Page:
Author: John Ikerd | Published: May 25, 2017
A local, community-based food system certainly is not a new idea. It’s simply an idea that is being reassessed in response to growing public concerns about the current global food system. When I was growing up in south Missouri in the 1940s and early 1950s, our family’s food system was essentially local. I would guess close to 90 percent of our food either came from our farm or was produced and processed within less than 50 miles of our home. There were local canneries, meat packers, and flour mills to supply grocery stores and restaurants with locally grown food products. Over the years, the local canneries, meat packers and flour mills were consolidated into the giant agribusiness operations that dominate today’s global food system. Supermarkets and fast-food chains replaced the mom-and-pop grocery stores and restaurants.
Today, I doubt there are many communities in the United States who get more than 10 percent of their foods from local sources, as official estimates put local foods at well less than 5 percent of total food sales. Estimates of the average distance that food travels from production to consumption within the United States range from 1200 to 1700 miles. More than 15 percent of the food sold in the United States is imported, with more than 50 percent of fruits and 20 percent of vegetables coming from other countries. More than 30 percent of U.S. farm income is derived from agricultural exports to other countries. The local food system of my childhood has been transformed into the global food system of today. Most of these changes took place during a 40-year period, between the late 1950s and the late 1990s.
Today, we are in the midst of another transformation.
The local food movement is the leading edge of a change that ultimately will transform the American food system from industrial/global to sustainable/local. Organic foods had been the leading edge of the movement, growing at a rate of 20 percent-plus per year from the early 1990s until the economic recession of 2008. Growth in organics sales have since stabilized at around 10 percent per year. The organic food market reached $43.3 billion in sales in 2015—more than 5 percent of the total U.S. food market. Today, organic fruits and vegetables claim more than 10 percent of their markets. As organic foods moved into mainstream food markets, many consumers turned to local farmers to ensure the integrity of their foods. The modern local food movement was born.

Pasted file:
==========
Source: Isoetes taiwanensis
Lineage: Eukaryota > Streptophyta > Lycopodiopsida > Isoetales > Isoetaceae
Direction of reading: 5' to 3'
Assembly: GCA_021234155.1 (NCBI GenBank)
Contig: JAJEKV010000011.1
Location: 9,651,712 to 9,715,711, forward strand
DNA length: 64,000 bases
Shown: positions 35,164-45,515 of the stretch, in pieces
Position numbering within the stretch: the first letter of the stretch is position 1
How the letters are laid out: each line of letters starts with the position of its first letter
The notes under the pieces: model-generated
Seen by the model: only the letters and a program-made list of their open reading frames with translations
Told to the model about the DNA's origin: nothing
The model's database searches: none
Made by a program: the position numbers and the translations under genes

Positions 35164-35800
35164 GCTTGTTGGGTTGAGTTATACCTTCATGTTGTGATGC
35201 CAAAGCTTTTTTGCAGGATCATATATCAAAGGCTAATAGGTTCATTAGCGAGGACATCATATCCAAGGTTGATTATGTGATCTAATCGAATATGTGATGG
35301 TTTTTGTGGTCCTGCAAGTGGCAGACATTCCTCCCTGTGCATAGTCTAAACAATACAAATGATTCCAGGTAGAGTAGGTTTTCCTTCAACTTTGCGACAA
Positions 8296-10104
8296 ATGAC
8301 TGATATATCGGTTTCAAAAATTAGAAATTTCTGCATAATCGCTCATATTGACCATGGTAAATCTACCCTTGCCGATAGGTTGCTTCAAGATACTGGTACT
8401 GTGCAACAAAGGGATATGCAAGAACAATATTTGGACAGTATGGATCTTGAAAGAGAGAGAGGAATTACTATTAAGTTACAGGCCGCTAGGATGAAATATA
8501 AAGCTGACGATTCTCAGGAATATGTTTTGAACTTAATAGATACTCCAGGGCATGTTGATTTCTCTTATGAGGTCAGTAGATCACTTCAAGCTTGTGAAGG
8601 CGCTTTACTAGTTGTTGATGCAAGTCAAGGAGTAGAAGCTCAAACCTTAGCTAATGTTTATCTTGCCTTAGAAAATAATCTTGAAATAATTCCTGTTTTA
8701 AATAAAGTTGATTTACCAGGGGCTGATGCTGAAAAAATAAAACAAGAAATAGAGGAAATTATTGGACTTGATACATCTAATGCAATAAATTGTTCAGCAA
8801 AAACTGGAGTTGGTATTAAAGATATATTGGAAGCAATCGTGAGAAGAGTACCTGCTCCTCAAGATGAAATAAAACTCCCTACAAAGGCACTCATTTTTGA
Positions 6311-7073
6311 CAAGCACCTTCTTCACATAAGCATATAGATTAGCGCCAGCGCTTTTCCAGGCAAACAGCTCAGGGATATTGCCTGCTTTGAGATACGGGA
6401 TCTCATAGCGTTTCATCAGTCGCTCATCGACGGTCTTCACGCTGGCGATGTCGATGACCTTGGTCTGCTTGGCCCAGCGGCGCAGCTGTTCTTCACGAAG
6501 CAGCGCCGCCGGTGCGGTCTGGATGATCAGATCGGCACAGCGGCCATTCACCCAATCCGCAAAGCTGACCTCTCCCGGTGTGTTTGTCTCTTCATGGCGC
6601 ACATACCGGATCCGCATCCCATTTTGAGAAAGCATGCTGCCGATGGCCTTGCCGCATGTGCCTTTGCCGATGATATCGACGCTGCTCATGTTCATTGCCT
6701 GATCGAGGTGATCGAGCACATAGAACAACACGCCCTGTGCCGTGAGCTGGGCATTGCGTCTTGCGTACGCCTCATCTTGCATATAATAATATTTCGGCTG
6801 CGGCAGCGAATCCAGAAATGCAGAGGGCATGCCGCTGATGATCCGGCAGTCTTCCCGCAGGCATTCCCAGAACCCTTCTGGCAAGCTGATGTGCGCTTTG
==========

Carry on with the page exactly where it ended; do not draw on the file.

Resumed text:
How we got here
To understand the local food movement, it’s important to understand the birth of the modern organic movement. The organic movement has its roots in the natural food movement of the early 1960s, which was a rejection of the industrialization of American agriculture. Following World War II, the mechanical and chemical technologies developed to support industrial warfare were adapted to support industrial agriculture. The “back to the earth” people decided to create their own food system. They produced their own food, bought food from each other, and formed the first cooperative food buying clubs and natural food stores.
Concerns about the health and environmental risks associated with the synthetic fertilizers and pesticides were not the only reasons they chose to grow foods organically. They were also creating and nurturing a sense of connectedness and commitment to taking care of each other and caring for the earth. The philosophy of organic farming was deeply embedded in their communities. To these food and farming pioneers, organic was as much a way of life as a way to produce food.
Organic farming and food production remained on the fringes of American society until the environmental movement expanded into mainstream society and science began to confirm the environmental and public health risks associated with a chemically-dependent, industrial agriculture. As organic foods grew in popularity, organics eventually moved into mainstream supermarkets. Except for restrictions on use of synthetic agrochemicals and food additives, organic foods then began to seem more and more like conventional industrial foods.
Consumers who were concerned about the ecological and societal consequences of industrial agriculture then began looking to local farmers to ensure the ecological and social integrity of their foods. Between 1994 and 2015, farmers markets increased in number from 1,755 to nearly 8,476. In the 2012 USDA Census of Agriculture, there were 12,000 CSAs (community supported agriculture) and an estimated 50,000 farmers selling direct to consumers by all means. Many farmers who use organic production practices don’t bother with organic certification. Their customers know and trust them to produce “good food.”
A more recent development in the local food movement has been the multiple-farm networks of local farmers. The networks may be food alliances, cooperative, collaboratives or food hubs. Grown Locally, Idaho’s Bounty, Viroqua Food Coop, Good Natured Family Farms and the Oklahoma Food Cooperative are examples of food networks of which I am personally aware. These alliances range in size from a couple dozen to a couple hundred farmers. The National Good Food Network lists more than 300 “food hubs”—although I cannot vouch for their success or authenticity.
Why local food is part of a larger movement that could actually “change everything”
The local food movement is so decentralized and dispersed that it is impossible to accurately estimate the size or importance of the movement. The USDA estimated the value of local food sales by farmers at $9 billion in 2015. This figure does not reflect the “retail value” of food sold by farmers to local restaurants or retailers. Virtually everywhere I go, I discover new local foods initiatives.